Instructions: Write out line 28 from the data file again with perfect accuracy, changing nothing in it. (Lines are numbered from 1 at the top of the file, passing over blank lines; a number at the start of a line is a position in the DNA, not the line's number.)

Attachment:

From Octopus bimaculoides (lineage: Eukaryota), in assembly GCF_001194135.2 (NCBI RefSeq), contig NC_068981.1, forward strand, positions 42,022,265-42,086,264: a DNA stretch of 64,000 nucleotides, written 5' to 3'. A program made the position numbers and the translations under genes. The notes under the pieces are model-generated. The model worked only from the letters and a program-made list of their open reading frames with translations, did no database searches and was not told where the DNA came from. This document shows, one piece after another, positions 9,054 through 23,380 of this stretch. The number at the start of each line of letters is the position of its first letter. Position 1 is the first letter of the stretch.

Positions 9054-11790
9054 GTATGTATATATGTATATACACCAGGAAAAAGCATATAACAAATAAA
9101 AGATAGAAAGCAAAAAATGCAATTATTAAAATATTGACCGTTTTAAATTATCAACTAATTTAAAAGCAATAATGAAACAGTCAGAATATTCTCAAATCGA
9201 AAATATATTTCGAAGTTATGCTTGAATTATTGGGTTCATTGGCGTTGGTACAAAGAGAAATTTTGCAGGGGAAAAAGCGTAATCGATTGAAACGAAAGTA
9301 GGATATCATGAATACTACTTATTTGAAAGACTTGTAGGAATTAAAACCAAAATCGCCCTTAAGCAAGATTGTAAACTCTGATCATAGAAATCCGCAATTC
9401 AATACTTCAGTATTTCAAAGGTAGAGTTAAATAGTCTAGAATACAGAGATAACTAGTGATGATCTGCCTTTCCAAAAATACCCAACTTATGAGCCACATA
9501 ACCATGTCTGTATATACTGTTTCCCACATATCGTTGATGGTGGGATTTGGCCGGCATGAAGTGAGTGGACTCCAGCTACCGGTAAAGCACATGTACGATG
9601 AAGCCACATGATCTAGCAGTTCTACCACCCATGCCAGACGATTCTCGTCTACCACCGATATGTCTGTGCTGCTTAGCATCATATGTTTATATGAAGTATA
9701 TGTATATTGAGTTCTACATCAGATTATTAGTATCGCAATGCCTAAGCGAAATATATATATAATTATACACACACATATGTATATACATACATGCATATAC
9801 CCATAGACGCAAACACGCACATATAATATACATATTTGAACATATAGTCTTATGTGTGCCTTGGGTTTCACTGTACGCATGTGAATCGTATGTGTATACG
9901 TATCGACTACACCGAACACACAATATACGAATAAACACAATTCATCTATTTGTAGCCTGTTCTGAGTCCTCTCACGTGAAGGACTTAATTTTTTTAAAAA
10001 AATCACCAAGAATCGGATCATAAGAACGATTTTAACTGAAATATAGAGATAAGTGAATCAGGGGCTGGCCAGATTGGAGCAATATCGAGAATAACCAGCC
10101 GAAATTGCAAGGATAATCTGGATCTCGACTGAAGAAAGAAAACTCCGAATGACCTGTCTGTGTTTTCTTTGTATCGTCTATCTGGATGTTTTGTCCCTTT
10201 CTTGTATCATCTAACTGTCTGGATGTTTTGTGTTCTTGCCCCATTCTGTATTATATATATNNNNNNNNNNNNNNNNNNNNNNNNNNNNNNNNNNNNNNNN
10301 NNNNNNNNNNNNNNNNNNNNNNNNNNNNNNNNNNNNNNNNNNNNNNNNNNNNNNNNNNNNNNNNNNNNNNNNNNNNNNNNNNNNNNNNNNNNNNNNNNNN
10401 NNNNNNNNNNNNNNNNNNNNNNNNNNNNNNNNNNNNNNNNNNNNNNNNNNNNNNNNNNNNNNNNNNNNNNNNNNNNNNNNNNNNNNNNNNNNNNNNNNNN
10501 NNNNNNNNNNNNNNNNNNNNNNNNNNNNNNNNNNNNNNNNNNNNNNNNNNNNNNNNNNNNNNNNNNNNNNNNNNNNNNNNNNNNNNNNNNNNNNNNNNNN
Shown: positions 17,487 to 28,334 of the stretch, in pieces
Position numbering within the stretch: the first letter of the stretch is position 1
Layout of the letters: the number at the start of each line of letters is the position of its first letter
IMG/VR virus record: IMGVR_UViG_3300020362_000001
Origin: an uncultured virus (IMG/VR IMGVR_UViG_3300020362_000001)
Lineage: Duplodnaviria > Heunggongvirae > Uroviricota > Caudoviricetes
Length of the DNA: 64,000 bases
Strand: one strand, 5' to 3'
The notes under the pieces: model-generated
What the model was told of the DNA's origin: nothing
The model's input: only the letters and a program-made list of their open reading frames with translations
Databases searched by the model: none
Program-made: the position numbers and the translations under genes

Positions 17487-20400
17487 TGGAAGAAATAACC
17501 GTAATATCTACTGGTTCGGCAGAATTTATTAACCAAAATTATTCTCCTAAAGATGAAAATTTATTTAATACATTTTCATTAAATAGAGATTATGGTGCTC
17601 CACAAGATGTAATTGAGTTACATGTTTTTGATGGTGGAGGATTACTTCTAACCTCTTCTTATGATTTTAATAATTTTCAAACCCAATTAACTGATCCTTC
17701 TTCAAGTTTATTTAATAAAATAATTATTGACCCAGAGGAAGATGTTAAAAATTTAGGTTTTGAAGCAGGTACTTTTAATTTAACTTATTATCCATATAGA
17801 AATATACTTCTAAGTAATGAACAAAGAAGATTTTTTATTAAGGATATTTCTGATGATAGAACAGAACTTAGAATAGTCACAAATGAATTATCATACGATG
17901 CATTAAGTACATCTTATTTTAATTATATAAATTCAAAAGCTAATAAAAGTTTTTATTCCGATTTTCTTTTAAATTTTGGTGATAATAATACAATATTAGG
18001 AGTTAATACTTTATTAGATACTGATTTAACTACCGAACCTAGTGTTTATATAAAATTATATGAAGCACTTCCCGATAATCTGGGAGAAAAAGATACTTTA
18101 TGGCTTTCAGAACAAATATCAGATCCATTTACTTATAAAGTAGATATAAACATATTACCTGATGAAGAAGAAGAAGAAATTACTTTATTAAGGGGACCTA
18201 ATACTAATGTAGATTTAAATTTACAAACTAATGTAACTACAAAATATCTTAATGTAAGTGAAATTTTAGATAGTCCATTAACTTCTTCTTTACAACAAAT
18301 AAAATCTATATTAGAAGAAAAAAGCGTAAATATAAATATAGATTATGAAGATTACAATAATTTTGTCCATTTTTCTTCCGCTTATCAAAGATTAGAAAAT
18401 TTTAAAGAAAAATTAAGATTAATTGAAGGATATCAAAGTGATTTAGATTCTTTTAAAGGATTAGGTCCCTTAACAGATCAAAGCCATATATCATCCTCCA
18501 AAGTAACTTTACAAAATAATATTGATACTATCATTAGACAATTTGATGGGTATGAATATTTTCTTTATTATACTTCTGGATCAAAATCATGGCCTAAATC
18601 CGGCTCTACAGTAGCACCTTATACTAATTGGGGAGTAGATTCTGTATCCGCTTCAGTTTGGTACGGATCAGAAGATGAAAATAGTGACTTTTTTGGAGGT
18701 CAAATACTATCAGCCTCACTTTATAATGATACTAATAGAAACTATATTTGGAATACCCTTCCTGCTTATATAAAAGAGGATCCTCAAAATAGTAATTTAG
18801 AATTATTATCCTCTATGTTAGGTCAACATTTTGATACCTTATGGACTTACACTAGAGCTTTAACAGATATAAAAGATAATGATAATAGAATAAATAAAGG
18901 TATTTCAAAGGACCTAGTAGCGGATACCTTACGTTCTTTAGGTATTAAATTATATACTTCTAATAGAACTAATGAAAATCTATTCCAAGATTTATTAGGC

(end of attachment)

What the model was told of the DNA's origin: nothing